To the Bowie fan any new piece of media by him or about him is always cause to celebrate. Screening as part of this years London Film Festival is a new short documentary about the making of one his most famous music videos – Let’s Dance.

Directed by Rubika Shah and Ed Gibbs, Let’s Dance: Bowie Down Under explores for the first time the remarkable, forgotten story behind the video– and how the birth of MTV, and an unlikely journey deep into the Australian outback, led to its unprecedented success.

The film features never-before-seen archive of the behind the scenes of the video shoots including footage of Bowie himself. The film introduces us to the videos stars Joelene King and Geeling Ng was well as a filmmakers Julien Temple and David Mallet.

Ahead of it’s premiere screening last week I talked about the film with co-director Rubika Shah.

Where led you to take up film-making and to make this particular film?

I started making films about four years ago, I changed my career and went back into film school. I started there and did a couple of shorts. I started doing some news, like video journalism which is quite good because of my background because it meant I could marry the two. We did a piece for an Australian newspaper about Joelene King who is the girl in the video. Obviously that video was huge in 1983 and is still huge now and she’s never been interviewed. So my producer and I we spent about six months, we were living in Australia at the time, to track her down and we interviewed her and did a video which we just thought was interesting to Australia. Bowie’s camp picked up on it and they made a big splash about it on their social medias and we were like “this is a really interesting story”. A) No-one’s told it B) It’s been around for thirty years and we were just like “that’s pretty crazy stuff”.

We were really interested in who these people were and how they ended up in it and how they ended up with David Bowie. So that was our jumping in point. In 2013 we did that then a follow up story for the BBC last year and we have done the short film which is having a huge premiere at the London Film Festival this year. So it’s like, yeah we’ve done something Bowie fan related.

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Would there be another period in Bowie’s career that you’d be interested in covering or was it these particular story that intrigued you?

I think for me, I’ve always known Bowie through his work and I’ve always enjoyed his music but I’ve never really fallen deep into his psyche and what he was thinking. Because of this start and analysing that video, tearing it apart as it were, I have looked at his great repertoire of work. As a visual artist he is just phenomenal, the same with his music. There’s just so much to him, so yeah sure I’d love to look more into that visual side of him. At the moment it’s just about Let’s Dance and a little bit about China Girl because that was filmed around the same time.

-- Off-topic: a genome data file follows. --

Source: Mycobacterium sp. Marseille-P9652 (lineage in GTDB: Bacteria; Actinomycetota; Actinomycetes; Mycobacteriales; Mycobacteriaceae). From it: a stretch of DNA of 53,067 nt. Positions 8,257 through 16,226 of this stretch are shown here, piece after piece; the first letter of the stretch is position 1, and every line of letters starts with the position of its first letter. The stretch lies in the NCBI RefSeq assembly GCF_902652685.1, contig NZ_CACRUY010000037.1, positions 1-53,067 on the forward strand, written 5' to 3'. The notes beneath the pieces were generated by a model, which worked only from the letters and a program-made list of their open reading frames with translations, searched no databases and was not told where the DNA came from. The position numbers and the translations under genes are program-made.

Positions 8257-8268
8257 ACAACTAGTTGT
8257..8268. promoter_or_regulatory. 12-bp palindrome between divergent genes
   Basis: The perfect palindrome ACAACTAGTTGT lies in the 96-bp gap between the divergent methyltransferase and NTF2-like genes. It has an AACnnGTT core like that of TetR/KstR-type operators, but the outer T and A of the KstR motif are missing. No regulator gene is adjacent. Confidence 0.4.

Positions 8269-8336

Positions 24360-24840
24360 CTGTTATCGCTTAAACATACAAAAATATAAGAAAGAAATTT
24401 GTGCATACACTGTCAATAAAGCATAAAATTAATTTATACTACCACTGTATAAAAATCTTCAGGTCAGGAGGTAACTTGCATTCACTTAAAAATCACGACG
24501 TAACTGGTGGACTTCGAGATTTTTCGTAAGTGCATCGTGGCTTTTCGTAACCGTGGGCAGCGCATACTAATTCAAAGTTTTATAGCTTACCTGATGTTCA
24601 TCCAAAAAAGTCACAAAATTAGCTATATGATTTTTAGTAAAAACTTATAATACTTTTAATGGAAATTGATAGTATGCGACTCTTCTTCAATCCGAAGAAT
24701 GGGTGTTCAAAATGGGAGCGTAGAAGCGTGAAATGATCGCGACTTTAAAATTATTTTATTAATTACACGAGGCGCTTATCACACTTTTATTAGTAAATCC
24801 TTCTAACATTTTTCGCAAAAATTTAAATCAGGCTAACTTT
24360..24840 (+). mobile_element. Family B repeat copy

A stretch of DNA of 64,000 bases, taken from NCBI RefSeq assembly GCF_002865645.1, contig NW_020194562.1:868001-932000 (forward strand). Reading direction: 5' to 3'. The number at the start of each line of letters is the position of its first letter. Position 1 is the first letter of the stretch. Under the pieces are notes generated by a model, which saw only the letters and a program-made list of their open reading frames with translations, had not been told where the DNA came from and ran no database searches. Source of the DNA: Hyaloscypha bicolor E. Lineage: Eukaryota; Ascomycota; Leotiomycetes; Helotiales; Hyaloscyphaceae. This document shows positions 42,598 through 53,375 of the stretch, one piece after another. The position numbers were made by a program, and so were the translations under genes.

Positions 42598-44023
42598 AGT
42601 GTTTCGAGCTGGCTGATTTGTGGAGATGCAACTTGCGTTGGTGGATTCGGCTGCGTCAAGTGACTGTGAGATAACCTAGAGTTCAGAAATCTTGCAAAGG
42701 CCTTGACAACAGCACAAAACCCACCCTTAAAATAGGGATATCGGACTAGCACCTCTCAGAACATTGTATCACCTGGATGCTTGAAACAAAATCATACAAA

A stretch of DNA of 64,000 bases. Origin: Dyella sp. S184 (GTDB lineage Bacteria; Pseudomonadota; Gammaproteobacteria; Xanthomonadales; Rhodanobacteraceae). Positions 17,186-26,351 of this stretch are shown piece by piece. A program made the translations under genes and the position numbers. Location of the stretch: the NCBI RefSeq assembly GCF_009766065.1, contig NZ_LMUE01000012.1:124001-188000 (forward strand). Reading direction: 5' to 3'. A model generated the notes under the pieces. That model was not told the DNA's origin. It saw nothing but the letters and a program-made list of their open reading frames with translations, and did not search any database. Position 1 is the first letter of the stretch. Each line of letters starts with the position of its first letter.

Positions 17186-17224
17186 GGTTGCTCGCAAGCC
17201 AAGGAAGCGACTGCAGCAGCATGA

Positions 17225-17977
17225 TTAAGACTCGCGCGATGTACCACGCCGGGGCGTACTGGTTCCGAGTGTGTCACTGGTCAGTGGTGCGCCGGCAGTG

What was your first memory of ever seeing the video? For me it just seems to have always been around.

I was the same and I thought about it and it must have been on MTV. When I was younger my Dad worked in the Middle East we didn’t have a lot of British channels at the time but I remember having MTV. It was playing music videos all the time, especially back then versus now. The “old MTV” as it were. I figured I must have seen it on MTV cause we didn’t have Top of the Pops or anything at that point. I was in my early teens at that point. He was huge on MTV for a long time even up until the 90s he was on MTV doing stuff.

Do you think it was the advent of MTV that really propelled Bowie to superstardom?

Yeah that was really the tipping point of him coming together as a recording and visual artist. MTV gave a lot of stars and artists to creative in a visual way. He’d already done a lot of work, his repertoire of work in the 70s where his work was always based around studio videos and film already.

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In your opinion what do you think was so potent about Let’s Dance to the MTV audience at the time?

I think it was a number of things that came together. It was shot somewhere that in 1983 a lot of people wouldn’t have thought of. If you’d have watched Walkabout you would have seen the Australian outback, if you’d watched David Attenborough programs and what not. But it was this far-away land which if you’ve seen the video as many times as we have, that you don’t actually find out we’re in Sydney until the end, really close to the end with the Sydney Opera House. If you’re not familiar with Australia’s indigenous cultures it could be anywhere. It could be “what is this? South Africa or somewhere else?” So I think it was the storytelling that was really interesting in drawing people in. I think the fact it was shot like a film, shot on 35mm which is a format that’s a bit technical but it was shot like a film, a feature film with feature film cameras and lenses so it’s stood the test of time in that sense.